Christian colleges can receive Title IX funds and uphold religious beliefs on LGBT issues, judge rules

Federal court ruled Title IX funding can be continued for Christian colleges and universities that hold traditional views on marriage and sexuality. This rejects LGBT students’ attempts to repeal a federal discrimination law.

U.S. District Judge Ann Aiken, Oregon, ruled Thursday that the case brought by former students and students of LGBT Christian colleges was dismissed. The lawsuit had been filed in 2021 by students and alumni of these students. They claimed that Title IX discrimination laws were exempted because of their religious beliefs.

Aiken, a Clinton appointee concluded that plaintiffs failed show that the original religious exemption granted decades ago by Congress for Title IX was discriminatory.

“The plaintiffs have not made any allegations that the religious exemption was enacted with discriminatory motives on the part of the enacting parties,” Aiken stated. Aiken wrote that Plaintiffs claim Title IX’s protections against discrimination against gender and sexual minorities was not enacted by Congress.


“Plaintiffs do not provide any evidence or allegations regarding the above-listed factors. The Court can consider and determine whether Congress was motivated in part, if necessary, by discriminatory purposes when it enacted religious exemption.”

Title IX of Civil Rights Act prohibits sex-based discrimination. However, colleges that adhere to traditional definitions of marriage and sexuality may request exemptions to allow them to follow scriptural beliefs about sexuality.

The plaintiff’s claim that religious exemptions are in violation of the First Amendment of this Constitution was rejected by the court. It noted that the Supreme Court had interpreted the Constitution to allow and sometimes require accommodation of religious practices.

The opinion continued, “The plaintiffs’ claims do not clearly demonstrate that the relief they seek to enforce Title IX in religious school is not an excessive entanglement Plaintiffs claim is impossible.”

The ruling was celebrated by the Alliance Defending Freedom, a legal non-profit representing three Christian higher education institutions.

ADF Senior Counsel David Cortman stated that Title IX, which is applicable to schools receiving federal financial aid, explicitly protects religious schools’ freedom to live out their deeply held convictions.”

“A group of activists requested the court to remove that protection from schools that educate the next generation, and advance the common welfare. The court correctly concluded Title IX’s exemption from religious liberty doesn’t violate any plaintiffs’ rights.”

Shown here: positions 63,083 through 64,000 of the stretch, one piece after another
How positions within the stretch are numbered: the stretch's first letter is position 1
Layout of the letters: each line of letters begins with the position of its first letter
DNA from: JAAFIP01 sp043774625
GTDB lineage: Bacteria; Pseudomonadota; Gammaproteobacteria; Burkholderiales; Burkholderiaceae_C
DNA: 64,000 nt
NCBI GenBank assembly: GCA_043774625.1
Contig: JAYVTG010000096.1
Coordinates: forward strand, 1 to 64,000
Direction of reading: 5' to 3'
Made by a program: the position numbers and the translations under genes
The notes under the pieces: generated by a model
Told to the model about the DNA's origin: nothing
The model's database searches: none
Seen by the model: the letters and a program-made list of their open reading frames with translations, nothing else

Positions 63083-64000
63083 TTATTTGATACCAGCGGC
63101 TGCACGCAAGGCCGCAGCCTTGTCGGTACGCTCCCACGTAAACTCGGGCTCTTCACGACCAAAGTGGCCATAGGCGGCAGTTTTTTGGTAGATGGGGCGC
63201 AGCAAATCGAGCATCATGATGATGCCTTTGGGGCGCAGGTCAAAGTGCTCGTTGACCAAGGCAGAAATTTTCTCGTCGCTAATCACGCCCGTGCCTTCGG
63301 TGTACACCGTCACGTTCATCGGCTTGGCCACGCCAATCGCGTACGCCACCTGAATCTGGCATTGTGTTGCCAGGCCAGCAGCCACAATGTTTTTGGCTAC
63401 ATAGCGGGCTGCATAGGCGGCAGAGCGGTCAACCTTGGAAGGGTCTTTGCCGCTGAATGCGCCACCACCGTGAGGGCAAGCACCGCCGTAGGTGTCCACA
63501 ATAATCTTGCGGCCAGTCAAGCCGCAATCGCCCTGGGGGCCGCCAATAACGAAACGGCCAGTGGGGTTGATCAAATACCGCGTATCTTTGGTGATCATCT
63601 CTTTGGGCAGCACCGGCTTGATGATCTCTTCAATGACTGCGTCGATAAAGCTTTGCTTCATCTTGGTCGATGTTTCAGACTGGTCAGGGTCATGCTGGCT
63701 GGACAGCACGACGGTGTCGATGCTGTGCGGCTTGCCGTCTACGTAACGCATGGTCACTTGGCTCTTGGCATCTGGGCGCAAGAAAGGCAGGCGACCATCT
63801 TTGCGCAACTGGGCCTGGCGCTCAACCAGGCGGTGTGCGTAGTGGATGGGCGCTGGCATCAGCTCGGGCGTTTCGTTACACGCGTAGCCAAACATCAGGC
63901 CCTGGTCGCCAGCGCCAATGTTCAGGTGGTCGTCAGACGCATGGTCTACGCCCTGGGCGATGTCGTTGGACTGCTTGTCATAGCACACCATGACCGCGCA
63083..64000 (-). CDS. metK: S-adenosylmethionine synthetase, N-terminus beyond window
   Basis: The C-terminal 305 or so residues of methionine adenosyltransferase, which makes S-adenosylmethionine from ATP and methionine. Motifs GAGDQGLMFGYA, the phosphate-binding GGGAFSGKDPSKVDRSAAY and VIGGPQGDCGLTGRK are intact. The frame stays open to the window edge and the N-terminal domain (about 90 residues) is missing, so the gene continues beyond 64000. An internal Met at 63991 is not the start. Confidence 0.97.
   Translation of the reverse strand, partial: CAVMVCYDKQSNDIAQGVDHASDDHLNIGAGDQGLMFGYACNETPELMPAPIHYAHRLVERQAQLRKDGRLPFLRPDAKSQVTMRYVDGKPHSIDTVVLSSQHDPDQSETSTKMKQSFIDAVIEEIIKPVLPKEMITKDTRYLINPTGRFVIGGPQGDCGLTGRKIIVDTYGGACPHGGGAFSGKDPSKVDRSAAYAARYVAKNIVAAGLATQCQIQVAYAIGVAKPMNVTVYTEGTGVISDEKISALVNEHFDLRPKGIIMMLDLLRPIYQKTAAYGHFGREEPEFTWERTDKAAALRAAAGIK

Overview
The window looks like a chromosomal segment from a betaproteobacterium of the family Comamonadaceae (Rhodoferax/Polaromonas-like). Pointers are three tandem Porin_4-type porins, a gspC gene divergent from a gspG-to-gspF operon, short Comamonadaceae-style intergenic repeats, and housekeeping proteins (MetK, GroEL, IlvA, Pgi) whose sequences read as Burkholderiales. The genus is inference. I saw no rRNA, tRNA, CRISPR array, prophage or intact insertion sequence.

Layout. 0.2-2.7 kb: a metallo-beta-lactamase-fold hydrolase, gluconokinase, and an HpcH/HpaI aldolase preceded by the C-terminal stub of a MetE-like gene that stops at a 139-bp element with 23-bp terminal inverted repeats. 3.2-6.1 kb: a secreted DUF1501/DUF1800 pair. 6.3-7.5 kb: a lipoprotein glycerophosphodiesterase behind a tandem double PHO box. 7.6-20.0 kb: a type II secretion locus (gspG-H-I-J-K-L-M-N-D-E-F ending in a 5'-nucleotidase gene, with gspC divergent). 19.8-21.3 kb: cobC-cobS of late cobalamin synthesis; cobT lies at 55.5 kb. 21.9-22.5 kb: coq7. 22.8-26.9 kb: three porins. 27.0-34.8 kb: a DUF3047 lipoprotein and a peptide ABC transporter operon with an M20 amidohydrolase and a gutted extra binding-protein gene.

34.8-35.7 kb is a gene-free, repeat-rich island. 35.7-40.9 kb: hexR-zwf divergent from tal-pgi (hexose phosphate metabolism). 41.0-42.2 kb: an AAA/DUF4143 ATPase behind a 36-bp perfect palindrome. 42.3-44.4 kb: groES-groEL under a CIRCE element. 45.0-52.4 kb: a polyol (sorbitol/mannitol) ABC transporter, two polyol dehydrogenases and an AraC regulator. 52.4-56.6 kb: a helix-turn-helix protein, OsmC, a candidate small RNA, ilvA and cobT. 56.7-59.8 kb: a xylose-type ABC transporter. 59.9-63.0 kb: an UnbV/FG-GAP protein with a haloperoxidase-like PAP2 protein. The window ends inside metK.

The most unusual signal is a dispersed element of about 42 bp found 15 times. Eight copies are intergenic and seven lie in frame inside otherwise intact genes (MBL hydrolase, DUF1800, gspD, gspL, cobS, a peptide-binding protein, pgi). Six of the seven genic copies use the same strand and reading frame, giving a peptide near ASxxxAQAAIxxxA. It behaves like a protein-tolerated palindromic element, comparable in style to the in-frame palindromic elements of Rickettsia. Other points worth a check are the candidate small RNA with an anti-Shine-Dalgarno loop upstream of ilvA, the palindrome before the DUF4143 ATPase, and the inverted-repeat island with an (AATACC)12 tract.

Religious Exemption Accountability Project, an advocacy group, filed the lawsuit in March 2021 on behalf of 33 LGBT students and former students. They claim that they were discriminated against at 25 religion colleges.

Plaintiffs claim that they have not been subject to harassment or mistreatment because of their LGBT identities.

Elizabeth Hunter, the main plaintiff in this case, was a former student of Bob Jones University in South Carolina. She claimed that school officials harassed and harassed her due to her sexual orientation. The student handbook that outlined the rules for sex relationships was not acceptable to Hunter, who claimed it created a “scary and harsh environment” for her.

Other schools that plaintiffs attended include Liberty University and Baylor University as well as Oral Roberts University and Azusa Pacific University. Regent University School of Law, George Fox University School of Law, Cedarville University and Brigham Young University are also included in the lawsuit.

Paul Southwick, REAP Director, stated in 2021 that Title IX’s religious exemption was an “unconstitutional endorsement” of religion by the government.

Southwick stated, “Our lawsuit requests a federal court declare that the religious exemption from Title IX, as applied a class of LGBTQ+ student attending more than 200 religiously affiliated colleges within the United States that openly discriminate versus them, using taxpayer money, is unconstitutional.”

It is a violation both of the First Amendment’s ban on religion establishment and the Fifth and Fourteenth Amendments guarantee of equal protection under the law for LGBTQ+ Americans.

The Council for Christian Colleges & Universities filed a motion in May 2021 to intervene in the case. They claimed that there were 140 member schools throughout the U.S. and they called the lawsuit “frivolous.” The CCCU received its permission to intervene in October 2021.

The CCCU stated that faith-based higher education was an integral part of American higher education. Many of America’s first universities and colleges were founded by religious leaders. It is important that students have the chance to access the college they choose in a diverse educational environment.